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A userscript (or user script) is a program, usually written in JavaScript, for modifying web pages[1] to augment browsing. Uses include adding shortcut buttons and keyboard shortcuts, controlling playback speeds, adding features to sites, and enhancing the browsing history.[2]

On desktop browsers such as Firefox, userscripts are enabled by use of a userscript manager browser extension such as Greasemonkey. The Presto-based Opera-supported userscripts (referred to as User JavaScript[3]) are placed in a designated directory. Userscripts are often referred to as Greasemonkey scripts, named after the original userscript manager for Firefox.

On Wikipedia, a user scripts feature is enabled for registered users that allows them to install userscripts to augment editing and viewing of the encyclopedia's pages.[4]

Userscript managers[edit]

A userscript manager is a type of browser extension and augmented browsing technology that provides a user interface to manage scripts. The main purpose of a userscript manager is to execute scripts on webpages as they are loaded. The most common operations performed by a userscript manager include downloading, creating, installing, organizing, deleting and editing scripts, as well as modifying script permissions (e.g. website exceptions).

Userscript repositories[edit]

One aspect of userscripts is that they can be shared. They can be uploaded to a userscript repository where they become available to other users for downloading.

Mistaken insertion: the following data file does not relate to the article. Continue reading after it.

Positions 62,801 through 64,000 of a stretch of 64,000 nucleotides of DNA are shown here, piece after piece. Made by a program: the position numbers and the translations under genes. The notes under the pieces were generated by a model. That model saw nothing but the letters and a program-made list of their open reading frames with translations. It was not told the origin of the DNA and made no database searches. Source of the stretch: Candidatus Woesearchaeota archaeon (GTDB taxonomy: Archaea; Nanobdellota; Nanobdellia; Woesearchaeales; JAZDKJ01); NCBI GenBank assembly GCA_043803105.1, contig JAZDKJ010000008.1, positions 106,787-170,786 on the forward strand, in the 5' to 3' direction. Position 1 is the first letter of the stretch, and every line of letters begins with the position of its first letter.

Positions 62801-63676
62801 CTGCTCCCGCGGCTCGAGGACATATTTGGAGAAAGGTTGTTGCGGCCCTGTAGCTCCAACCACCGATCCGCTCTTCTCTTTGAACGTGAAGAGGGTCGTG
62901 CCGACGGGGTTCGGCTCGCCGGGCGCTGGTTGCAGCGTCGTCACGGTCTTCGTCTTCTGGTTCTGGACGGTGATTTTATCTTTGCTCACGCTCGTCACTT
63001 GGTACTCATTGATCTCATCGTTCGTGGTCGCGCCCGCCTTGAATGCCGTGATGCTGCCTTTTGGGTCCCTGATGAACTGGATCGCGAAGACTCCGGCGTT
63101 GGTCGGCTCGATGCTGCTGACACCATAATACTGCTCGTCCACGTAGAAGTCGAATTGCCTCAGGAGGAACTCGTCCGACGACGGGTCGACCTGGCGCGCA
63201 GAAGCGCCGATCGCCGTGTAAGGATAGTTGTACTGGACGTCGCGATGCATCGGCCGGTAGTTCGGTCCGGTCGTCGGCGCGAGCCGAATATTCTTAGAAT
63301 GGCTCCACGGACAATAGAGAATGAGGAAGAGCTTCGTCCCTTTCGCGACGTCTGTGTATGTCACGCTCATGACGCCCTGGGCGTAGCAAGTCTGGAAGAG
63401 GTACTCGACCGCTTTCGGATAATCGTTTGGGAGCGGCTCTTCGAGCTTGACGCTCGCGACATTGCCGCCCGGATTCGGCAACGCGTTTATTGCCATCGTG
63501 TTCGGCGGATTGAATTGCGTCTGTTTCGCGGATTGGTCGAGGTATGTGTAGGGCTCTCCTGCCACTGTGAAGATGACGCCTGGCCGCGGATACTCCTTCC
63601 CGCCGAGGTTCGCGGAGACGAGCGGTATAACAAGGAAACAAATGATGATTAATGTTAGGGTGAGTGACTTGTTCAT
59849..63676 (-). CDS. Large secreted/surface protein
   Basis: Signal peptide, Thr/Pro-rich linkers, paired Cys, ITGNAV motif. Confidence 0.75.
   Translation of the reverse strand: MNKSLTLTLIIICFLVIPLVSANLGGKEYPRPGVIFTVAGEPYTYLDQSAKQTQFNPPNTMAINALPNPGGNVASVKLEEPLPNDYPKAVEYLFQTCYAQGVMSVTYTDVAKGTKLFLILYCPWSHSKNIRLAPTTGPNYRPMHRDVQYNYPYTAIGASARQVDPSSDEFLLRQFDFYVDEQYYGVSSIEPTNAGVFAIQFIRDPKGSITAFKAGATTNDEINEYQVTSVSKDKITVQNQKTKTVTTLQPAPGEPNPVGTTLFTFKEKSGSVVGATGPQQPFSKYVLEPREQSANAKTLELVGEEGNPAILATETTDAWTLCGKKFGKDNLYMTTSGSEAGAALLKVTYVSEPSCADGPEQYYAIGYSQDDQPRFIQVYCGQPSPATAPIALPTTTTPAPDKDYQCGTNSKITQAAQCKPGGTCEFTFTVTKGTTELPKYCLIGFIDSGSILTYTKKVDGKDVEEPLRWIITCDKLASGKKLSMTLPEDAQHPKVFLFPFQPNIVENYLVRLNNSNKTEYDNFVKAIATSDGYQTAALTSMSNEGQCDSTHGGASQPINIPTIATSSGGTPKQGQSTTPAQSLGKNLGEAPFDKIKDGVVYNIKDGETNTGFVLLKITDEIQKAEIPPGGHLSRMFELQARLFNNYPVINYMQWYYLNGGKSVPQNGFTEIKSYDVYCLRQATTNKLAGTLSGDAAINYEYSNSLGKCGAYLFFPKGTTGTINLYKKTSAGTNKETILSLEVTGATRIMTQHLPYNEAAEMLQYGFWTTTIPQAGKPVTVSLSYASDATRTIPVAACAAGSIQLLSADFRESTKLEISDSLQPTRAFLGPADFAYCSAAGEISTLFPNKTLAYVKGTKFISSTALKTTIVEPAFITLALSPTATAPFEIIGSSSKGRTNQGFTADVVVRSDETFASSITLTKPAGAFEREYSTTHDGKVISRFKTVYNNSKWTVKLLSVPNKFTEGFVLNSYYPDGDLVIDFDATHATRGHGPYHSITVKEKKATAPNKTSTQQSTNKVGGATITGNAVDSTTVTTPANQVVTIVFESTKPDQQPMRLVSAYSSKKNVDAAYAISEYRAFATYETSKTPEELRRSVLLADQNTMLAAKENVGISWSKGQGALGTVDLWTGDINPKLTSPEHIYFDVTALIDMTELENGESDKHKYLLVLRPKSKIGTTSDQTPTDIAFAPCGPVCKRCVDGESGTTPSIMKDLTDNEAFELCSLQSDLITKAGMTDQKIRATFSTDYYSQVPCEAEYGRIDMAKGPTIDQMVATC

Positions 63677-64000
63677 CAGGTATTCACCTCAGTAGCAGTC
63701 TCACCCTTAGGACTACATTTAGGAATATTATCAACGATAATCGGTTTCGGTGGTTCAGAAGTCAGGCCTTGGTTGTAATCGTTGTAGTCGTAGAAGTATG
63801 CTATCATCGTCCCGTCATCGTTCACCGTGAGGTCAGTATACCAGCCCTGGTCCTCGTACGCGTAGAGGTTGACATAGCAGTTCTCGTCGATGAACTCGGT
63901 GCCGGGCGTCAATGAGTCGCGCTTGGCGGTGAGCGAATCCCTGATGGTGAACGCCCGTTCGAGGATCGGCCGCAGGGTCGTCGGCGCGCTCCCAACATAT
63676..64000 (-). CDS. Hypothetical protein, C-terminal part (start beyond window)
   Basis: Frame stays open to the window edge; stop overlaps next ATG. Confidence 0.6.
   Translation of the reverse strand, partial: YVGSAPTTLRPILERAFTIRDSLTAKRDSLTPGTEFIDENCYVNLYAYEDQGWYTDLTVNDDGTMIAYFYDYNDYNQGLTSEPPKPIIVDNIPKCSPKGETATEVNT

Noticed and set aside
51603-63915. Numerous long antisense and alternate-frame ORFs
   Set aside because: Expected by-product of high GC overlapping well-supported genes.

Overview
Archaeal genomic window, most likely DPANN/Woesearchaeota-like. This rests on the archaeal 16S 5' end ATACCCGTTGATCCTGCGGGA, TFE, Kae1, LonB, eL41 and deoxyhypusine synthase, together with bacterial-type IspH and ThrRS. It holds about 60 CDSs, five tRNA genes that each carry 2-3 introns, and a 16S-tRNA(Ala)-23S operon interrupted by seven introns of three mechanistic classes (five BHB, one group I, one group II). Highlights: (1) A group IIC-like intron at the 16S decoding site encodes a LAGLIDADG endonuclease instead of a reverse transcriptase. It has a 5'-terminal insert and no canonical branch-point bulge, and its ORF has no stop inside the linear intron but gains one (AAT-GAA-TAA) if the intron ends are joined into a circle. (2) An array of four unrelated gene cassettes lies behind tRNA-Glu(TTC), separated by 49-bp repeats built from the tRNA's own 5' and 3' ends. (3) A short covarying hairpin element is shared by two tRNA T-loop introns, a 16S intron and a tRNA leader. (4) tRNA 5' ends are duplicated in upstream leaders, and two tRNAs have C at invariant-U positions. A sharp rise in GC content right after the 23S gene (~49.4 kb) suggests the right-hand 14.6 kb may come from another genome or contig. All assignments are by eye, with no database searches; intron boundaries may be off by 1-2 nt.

Historically (circa 2005–2011), created by American programmer Jesse Andrews, was the largest such repository for userscripts. Over time, the site was transitioned between various maintainers before it went offline completely in May 2014.[5] All that remains is a mirror, which is useful for archival purposes.[6][non-primary source needed]

A handful of the most active contributors in the community[7] created OpenUserJS,[8][non-primary source needed] which is actively in use today. Also available is Greasy Fork, a repository largely developed and maintained by Canadian programmer Jason Barnabe.[9][non-primary source needed]

Users of the Greasemonkey[10] and Tampermonkey[11] extensions may choose to install .user.js scripts from any location.

See also[edit]


  1. ^ "User script". Computer Hope Dictionary. Computer Hope. 2017-04-26. Retrieved 2017-08-19. script that is run in a Web browser to make live changes to a Web page. These scripts are oftentimes used to add some functionality to a page or to change its appearance. These are typically written in JavaScript, but can be written in other languages as well.
  2. ^ "userScripts - Mozilla | MDN". Retrieved 2021-06-21.
  3. ^ "User JavaScript". 2012-06-02. Retrieved 2017-08-31. User JavaScript allows you to specify local JavaScript files for Opera to include on every page that you visit.
  4. ^ Broughton, John (2008). "Chapter 21: Easier Editing with JavaScript". Wikipedia: The Missing Manual. O'Reilly Media. p. 401. ISBN 978-0596515164. You can customize Wikipedia in ways that make your editing easier with user scripts, which are written in JavaScript code.
  5. ^ " down for good? Here are alternatives - gHacks Tech News". gHacks Technology News. May 9, 2014. Retrieved 2021-06-13.
  6. ^ "Jesse Andrews -". Retrieved 2021-06-13.
  7. ^ "Community -". Retrieved 2021-06-13.
  8. ^ "OpenUserJS". GitHub. Retrieved 2021-06-13.
  9. ^ "JasonBarnabe/greasyfork". GitHub. Retrieved 2021-06-13.
  10. ^ "User Script Hosting - GreaseSpot Wiki". Retrieved 2021-06-13.
  11. ^ "Tampermonkey • FAQ". Retrieved 2021-06-13.

External links[edit]